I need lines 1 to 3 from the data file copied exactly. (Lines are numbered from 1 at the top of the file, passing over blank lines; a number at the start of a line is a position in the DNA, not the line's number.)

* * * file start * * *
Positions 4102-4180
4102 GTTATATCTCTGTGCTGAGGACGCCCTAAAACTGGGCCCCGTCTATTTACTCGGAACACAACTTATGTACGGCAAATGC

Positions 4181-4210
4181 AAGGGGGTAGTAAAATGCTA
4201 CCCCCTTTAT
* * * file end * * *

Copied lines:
Positions 4102-4180
4102 GTTATATCTCTGTGCTGAGGACGCCCTAAAACTGGGCCCCGTCTATTTACTCGGAACACAACTTATGTACGGCAAATGC

Positions 4181-4210